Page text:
We see the m-r root clearly in both languages.

Pelo and Fight

Pelo (Spanish for “hair”) is a surprisingly militaristic word. Pelo comes from the Latin for the same, pilus–a hairy word, indeed.

But pelo, in the ancient language became a common word to mean a tiny amount, like we might say a “spec” in modern English. Apparently, the Romans lost their hair early!

So, as a euphemism for “a tiny amount”, it became the standard word in Latin for… a small group of soldiers: a pilum.

Then, over the centuries, the word for a group of soldiers came to mean the word for… fighting. Surprise, surprise. Therefore, that’s why the Spanish for “to fight” is… pelear.

Thus pelo (“hair”) and pelear (“to fight”) are almost the same word, in Spanish! Who would’ve thunk!

Demora and Moratorium, Demure

The Spanish demora means “delay” and comes from the Latin prefix de– with mora (“delay; hinderance.”)

From the same Latin root, we get two related English words: moratorium (a moratorium, after all, is just an indefinite delay!) and demure (someone who is demure or shy just delays in showing their responses!).

The m-r root is visible clearly in all of these words.

Disfrazar and Friction, Traffic

The Spanish disfrazar (“to dress up”, as in a costume) comes from the Latin fricare meaning “to rub; to rub off.”

From this same Latin root, we get the English friction — and what is friction if not, rubbing against something to wear it down?

We also get the English traffic (the tra– comes from a shortened version of the trans– “across” prefix). And what is traffic if not, friction across the road?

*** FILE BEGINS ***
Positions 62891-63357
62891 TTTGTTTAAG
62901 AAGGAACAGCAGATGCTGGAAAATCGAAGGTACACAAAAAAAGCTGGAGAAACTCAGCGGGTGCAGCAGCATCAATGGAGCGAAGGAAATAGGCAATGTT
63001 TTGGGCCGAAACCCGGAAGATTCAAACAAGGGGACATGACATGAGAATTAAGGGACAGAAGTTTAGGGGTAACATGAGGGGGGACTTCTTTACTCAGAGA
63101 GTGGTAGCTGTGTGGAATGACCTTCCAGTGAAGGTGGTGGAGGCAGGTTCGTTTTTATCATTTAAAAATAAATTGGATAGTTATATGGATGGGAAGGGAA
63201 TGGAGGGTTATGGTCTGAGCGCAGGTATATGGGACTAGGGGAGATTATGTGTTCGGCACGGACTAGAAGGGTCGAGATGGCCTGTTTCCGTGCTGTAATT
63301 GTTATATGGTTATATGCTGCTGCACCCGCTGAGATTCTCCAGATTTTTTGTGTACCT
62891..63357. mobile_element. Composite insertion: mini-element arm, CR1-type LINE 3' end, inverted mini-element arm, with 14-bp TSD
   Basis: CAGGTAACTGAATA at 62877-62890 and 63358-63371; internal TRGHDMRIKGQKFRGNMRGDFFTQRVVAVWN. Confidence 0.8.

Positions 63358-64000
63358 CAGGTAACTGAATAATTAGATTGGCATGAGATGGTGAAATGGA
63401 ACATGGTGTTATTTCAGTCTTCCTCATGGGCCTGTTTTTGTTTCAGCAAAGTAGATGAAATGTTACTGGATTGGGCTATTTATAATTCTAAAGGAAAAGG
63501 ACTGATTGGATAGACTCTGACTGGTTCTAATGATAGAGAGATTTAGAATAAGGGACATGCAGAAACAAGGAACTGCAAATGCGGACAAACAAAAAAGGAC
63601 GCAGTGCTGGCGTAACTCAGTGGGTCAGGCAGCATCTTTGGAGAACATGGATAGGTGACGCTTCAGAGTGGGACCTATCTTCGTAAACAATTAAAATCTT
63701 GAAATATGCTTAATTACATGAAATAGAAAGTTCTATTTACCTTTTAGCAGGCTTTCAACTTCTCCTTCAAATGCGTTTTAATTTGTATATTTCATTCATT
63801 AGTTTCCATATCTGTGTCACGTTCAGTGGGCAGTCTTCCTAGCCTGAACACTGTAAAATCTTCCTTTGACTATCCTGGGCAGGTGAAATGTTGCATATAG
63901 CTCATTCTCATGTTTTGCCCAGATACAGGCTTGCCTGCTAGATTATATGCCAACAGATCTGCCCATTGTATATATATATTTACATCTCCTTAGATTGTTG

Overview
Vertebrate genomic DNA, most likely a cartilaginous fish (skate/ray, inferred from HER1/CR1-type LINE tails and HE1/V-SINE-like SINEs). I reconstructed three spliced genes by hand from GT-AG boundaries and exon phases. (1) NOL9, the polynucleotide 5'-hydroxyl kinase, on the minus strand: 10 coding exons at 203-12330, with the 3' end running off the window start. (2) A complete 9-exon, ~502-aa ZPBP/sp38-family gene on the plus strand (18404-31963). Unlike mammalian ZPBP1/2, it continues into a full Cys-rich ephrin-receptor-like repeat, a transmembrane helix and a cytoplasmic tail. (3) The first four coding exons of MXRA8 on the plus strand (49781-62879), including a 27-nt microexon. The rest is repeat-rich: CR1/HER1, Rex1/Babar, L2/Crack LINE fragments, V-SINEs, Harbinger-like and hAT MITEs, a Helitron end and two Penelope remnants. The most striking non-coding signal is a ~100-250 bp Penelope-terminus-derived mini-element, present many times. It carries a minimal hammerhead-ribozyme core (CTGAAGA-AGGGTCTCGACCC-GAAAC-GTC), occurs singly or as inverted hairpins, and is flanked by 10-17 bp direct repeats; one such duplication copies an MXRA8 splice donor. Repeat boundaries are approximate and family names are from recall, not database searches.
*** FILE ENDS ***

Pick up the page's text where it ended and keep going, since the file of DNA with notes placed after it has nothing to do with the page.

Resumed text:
The fr-z of disfrazar maps to the fr-ct of friction and just the ff of traffic.

But the question is: how did the word for “rubbing” turn into the word for “dressing up in a costume”? That part is interesting: the Latin fricare (“to rub off”) turned into the Late Latin frictiare, meaning, “walking and leaving footprints (just like animals do).” Leaving tracks as you walk gave away who you are and where you’re going, letting you be followed. But with the de– prefix (meaning “not”) which negates that, disfrazar (literally, de– “not” and frictiare “leaving a trail behind you as you walk”) together meant not being able to be tracked or followed. Hence, a costume.

Cuatro and Quarantine

The English word quarantine is related to the Spanish word cuatro (“four”). How so? A quarantine was historically… forty days. Think about Jesus’ forty days in the desert, or the Jews’ 40 years wandering. Ahhhhh!

what is the etymological way to learn spanish?

Nerds love to pattern-match, to find commonalities among everything. Our approach to learning languages revolves (the same -volve- that is in “volver”, to “return”) around connecting the Spanish words to the related English words via their common etymologies – to find the linguistic patterns, because these patterns become easy triggers to remember what words mean. Want to know more? Email us and ask: